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By Simon Jackson

Managing Director, SDL Surveying


EPC targets come back, all is forgiven

April 22nd marked ‘Earth Day’, yet it seemed to pass relatively unnoticed within the mortgage market.

While the market was once abuzz with talk of green mortgages and Energy Performance Certificates (EPCs), that enthusiasm has waned somewhat since Prime Minister, Rishi Sunak, scrapped compulsory EPC targets for landlords last September.

It is fair to say that when the targets were in place, there was some dissatisfaction about them—not just from landlords but also from within the industry. However, their absence is arguably generating more discontent, with some in the industry longing for their return.


Recent research from Mortgage Advice Bureau (MAB) seems to sum up the mood, with its findings showing some mortgage lenders and advisers would welcome a reversal of the decision.

Point of the U-turn

Less than six months after Sunak announced his u-turn, almost half (49%) of mortgage lenders and a third (32%) of advisers asked by MAB said they would like to see a reversal of the EPC changes, whether by the current or any newly-elected Government.

While the plan to make landlords upgrade their properties to an EPC rating of C by 2025 for new tenancies and 2028 for existing ones was always optimistic, investment had been made and plans were well underway by many lenders and landlords, up until the point of the u-turn.

Perhaps in anticipation of what will undoubtedly still come further down the line, some landlords are still pressing ahead with plans. Recent research by Paragon Bank shows almost four in 10 (37%) portfolio landlords are continuing to upgrade their properties to an EPC rating of C or above.

28% expect to achieve this goal across their portfolios within one to two years, 22% within three to four years, 18% within the next 12 months, and a similar percentage (17%) in five years or more.

However, some landlords are more reluctant to upgrade their properties in the absence of direction from the Government, with 16% postponing undertaking any works until legislation mandating EPC C or above is introduced.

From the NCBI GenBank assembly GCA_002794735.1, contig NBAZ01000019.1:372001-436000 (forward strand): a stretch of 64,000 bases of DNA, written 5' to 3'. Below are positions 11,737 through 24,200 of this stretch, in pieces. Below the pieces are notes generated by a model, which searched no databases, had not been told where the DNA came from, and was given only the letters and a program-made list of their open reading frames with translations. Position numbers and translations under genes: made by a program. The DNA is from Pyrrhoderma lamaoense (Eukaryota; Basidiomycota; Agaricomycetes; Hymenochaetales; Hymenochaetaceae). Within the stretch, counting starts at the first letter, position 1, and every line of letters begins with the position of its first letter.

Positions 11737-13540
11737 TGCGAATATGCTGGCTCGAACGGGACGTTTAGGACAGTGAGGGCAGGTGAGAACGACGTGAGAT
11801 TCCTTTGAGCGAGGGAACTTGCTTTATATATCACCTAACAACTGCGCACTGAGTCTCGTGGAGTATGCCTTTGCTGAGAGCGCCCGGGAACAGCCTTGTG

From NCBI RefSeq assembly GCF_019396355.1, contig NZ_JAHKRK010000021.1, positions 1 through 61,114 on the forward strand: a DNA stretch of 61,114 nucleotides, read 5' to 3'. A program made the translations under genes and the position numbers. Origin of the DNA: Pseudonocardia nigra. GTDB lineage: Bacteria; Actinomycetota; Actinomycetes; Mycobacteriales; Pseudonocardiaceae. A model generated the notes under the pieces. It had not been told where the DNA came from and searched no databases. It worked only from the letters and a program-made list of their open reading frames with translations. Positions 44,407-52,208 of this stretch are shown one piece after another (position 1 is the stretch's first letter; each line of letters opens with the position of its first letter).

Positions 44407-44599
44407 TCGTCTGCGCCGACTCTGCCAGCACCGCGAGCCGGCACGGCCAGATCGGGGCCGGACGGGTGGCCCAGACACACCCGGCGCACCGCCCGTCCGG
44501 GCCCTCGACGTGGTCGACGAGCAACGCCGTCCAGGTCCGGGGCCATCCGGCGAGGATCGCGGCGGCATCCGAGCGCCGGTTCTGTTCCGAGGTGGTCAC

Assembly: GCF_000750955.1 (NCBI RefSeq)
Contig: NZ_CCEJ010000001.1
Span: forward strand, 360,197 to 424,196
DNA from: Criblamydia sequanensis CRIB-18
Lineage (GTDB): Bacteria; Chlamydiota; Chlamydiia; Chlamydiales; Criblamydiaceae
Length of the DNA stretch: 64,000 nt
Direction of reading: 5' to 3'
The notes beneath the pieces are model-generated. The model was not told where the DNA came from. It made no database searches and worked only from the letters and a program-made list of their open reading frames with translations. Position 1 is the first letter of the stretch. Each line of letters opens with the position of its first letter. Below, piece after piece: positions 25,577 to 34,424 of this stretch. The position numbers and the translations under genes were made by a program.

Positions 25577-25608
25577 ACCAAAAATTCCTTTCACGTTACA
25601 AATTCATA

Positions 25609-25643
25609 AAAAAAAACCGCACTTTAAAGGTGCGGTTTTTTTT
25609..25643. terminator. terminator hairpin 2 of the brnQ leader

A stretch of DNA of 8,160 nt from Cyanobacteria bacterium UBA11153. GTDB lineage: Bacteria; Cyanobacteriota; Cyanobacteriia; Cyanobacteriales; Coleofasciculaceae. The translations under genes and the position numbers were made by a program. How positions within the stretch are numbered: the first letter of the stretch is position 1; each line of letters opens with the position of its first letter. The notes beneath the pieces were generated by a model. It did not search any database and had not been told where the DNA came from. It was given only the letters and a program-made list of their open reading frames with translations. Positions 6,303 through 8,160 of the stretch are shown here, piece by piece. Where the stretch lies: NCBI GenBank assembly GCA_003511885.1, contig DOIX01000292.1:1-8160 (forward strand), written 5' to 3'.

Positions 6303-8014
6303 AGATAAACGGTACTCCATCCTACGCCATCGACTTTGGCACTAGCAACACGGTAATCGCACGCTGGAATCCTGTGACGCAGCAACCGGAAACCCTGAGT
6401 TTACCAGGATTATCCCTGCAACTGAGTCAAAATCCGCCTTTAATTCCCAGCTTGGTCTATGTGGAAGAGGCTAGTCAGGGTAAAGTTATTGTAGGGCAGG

Progress being made

While the situation might be somewhat foggy within the residential and private rented sector, there are at least some promising developments within social housing, where retrofitting is moving at a faster pace thanks to the Government’s £3.8bn Social Housing Decarbonisation Fund (SHDF).

This fund is designed to improve the energy performance of social rented housing over a 10-year period. The scheme is in three waves, with Wave 1 launched in August 2021 and Wave 3 due to be launched this summer.

Like most Government schemes, early indicators suggest Wave 1 will likely fall short of its target. Nevertheless, it represents a step in the right direction and can hopefully help provide a blueprint for what could be achieved in the wider housing stock.

Wave 1 has so far delivered around 27,000 ‘measures’ in 14,100 households. Given the scheme is winding down and we are moving into phase two, it is unlikely the 20,000 households target will be achieved.

The numbers are still quite impressive though and so far include 16,000 insulation ‘measures’, marking 59% of the work undertaken, 5,700 upgrades to windows and doors such as double or triple glazing accounting for 21% of measures, and 3,800 electricity-related measures like solar PV accounting for 14% of measures.

Starting point

So far Wave 2 has delivered around 4,500 ‘measures’ in approximately 2,500 households. Waves 1 and 2 of the scheme adopted a ‘worst-first, fabric-first, least regrets’ approach to retrofitting and it is hoped Wave 3 will see more extensive retrofitting, such as air source heat pumps.

It’s a shame such a fund has not been opened up to landlords in the private rented sector. I imagine there would have been a huge uptake judging by the mood of the market.

Nevertheless, it is hoped the SHDF scheme will demonstrate the potential of the fabric-first model. While heat pumps and solar panels have their place, there is still a lot that can be achieved through insulation, which may not entirely solve the problem but is a good starting point.

While it’s unlikely we will see a direct reversal of the EPC rules, especially before the next general election, it remains the case that something needs to be done to upgrade the UK’s housing stock. Let’s hope the Government can draw some inspiration from the SHDF scheme.


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